Crate and Barrel to ramp up supply chain investment

Crate and Barrel to ramp up supply chain investment

September 6, 2023

This audio is auto-generated. Please let us know if you have feedback.

Dive Brief:

  • Crate and Barrel Holdings has announced a multi-year investment plan to improve inventory optimization, demand forecasting and delivery speeds.
  • The “Bring it Home” plan — which includes doubling the home retailer’s technology team over three years — will involve greater use of AI and automation for more efficient and quicker deliveries, according to a news release. The total investment amount was not disclosed.
  • “We have learned so much over the past three years as we have navigated through both a global pandemic and a supply chain crisis,” CEO Janet Hayes said in a statement. “By leading with a modern mindset, we experienced unprecedented growth during these times of tremendous pressure and these investments will help us maintain that momentum.”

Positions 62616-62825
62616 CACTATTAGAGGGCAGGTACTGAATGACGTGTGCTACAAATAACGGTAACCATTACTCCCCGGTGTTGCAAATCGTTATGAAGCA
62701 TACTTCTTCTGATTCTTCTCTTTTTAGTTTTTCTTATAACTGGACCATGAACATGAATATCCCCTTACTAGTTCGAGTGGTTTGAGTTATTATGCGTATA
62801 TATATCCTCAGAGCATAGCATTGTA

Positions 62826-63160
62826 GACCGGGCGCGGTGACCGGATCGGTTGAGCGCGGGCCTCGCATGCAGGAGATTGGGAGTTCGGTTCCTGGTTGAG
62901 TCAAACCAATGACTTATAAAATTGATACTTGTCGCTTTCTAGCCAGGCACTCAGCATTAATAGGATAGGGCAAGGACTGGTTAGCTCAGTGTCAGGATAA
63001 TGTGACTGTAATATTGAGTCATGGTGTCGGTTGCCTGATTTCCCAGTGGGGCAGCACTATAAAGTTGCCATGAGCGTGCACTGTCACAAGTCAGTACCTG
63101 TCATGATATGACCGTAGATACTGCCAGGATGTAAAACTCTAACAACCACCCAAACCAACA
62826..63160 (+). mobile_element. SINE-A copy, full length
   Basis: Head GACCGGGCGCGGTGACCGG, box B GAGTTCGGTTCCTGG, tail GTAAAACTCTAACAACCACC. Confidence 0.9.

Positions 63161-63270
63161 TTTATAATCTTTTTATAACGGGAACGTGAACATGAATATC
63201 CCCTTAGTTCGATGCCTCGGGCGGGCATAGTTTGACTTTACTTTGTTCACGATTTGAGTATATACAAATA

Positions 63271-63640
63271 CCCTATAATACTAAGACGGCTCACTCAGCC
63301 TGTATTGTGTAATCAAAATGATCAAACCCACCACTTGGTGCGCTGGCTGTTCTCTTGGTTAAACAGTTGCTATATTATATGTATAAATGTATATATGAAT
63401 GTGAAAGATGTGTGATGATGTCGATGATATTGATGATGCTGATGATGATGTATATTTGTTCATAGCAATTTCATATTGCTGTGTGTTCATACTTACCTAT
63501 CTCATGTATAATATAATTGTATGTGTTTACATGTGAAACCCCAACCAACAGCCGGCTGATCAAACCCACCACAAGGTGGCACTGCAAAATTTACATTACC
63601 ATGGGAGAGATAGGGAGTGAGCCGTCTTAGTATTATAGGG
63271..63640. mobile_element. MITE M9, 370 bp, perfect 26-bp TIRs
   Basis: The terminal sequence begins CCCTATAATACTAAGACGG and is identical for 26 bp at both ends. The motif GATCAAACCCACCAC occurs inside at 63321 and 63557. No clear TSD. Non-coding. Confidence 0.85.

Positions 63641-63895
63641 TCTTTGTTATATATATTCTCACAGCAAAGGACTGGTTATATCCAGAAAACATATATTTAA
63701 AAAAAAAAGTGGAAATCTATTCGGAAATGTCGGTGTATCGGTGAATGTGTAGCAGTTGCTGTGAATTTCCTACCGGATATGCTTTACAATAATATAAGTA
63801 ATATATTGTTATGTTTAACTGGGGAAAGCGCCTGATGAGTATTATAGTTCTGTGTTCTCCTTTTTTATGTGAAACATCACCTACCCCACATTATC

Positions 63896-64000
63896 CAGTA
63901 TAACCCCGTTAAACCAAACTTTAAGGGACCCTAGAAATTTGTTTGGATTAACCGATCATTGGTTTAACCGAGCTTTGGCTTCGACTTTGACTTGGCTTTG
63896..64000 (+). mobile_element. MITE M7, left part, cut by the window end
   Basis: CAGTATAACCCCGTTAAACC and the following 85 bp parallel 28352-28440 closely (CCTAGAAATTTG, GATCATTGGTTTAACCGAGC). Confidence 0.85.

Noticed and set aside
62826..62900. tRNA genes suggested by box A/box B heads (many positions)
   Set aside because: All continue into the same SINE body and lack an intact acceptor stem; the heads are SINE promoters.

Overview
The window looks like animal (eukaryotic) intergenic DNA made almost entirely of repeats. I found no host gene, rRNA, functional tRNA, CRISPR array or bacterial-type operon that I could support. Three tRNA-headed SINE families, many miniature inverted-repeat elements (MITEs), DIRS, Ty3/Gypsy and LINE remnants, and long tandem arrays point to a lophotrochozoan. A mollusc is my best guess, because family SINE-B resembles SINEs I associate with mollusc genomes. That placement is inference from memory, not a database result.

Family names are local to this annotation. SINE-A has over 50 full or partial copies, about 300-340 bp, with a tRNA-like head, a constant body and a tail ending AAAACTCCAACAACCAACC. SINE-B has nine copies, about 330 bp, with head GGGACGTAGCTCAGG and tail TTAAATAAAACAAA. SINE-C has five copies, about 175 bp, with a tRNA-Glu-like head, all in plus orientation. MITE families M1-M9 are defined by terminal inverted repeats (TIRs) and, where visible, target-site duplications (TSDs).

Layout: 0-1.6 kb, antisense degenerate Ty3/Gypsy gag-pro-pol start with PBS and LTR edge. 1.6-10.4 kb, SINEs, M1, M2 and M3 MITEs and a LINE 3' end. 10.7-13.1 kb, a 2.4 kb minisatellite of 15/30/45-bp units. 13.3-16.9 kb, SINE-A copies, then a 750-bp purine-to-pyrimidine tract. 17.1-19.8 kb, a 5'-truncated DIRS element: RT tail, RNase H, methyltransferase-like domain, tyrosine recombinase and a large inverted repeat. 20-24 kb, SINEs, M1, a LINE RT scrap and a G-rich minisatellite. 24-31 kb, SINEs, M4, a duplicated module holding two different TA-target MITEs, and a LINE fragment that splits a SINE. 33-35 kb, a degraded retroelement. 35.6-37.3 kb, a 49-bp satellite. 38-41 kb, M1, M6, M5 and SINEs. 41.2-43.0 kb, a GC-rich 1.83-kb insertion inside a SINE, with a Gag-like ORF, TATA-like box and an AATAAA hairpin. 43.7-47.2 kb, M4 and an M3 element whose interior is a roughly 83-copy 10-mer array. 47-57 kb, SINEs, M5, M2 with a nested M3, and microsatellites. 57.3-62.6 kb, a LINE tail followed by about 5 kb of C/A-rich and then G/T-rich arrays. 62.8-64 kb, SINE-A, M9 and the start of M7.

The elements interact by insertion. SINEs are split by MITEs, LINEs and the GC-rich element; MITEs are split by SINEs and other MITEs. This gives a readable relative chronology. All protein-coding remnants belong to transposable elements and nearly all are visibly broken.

Dive Insight:

Placing inventory closer to the end customer is one of the plan’s key pillars. This will help Crate and Barrel meet customers’ desires for delivery precision, reliability and flexibility, Chief Technology Officer Jason Booth told Supply Chain Dive.

Better inventory positioning can increase delivery speeds while also reducing transportation costs, but it requires adequate physical infrastructure and strong demand forecasting capabilities.

On the infrastructure side, Crate and Barrel is mulling “a broader distribution footprint,” COO Mike Brewer told Supply Chain Dive. Crate and Barrel has multiple distribution centers, a slew of warehouses and cross docks known as “home delivery centers” it uses to reach customers.

“We are looking at ways we can get our physical footprint right, and then logically we’re going to build the tools out that will allow us to see where that inventory is best fit,” Brewer said.

In terms of forecasting, new technology team hires — ranging from engineers to data scientists — will help Crate and Barrel mine data for demand-related insights. The company will also tap into AI and machine learning advancements to optimize its inventory placement.

“In our old world, a 70% forecast accuracy was pretty strong,” Brewer said. “What we’re seeing as we start to look and evaluate what’s available in the marketplace, and what we can do to build on top of that, we’ll get our forecast accuracy way better than the old days.”

Your rating for this article

Average scores 5 From 5
Vote count: 1 Vote
Tell us what you think about this post

Request a free consultation
Please provide your complete phone number, including the international dialing code.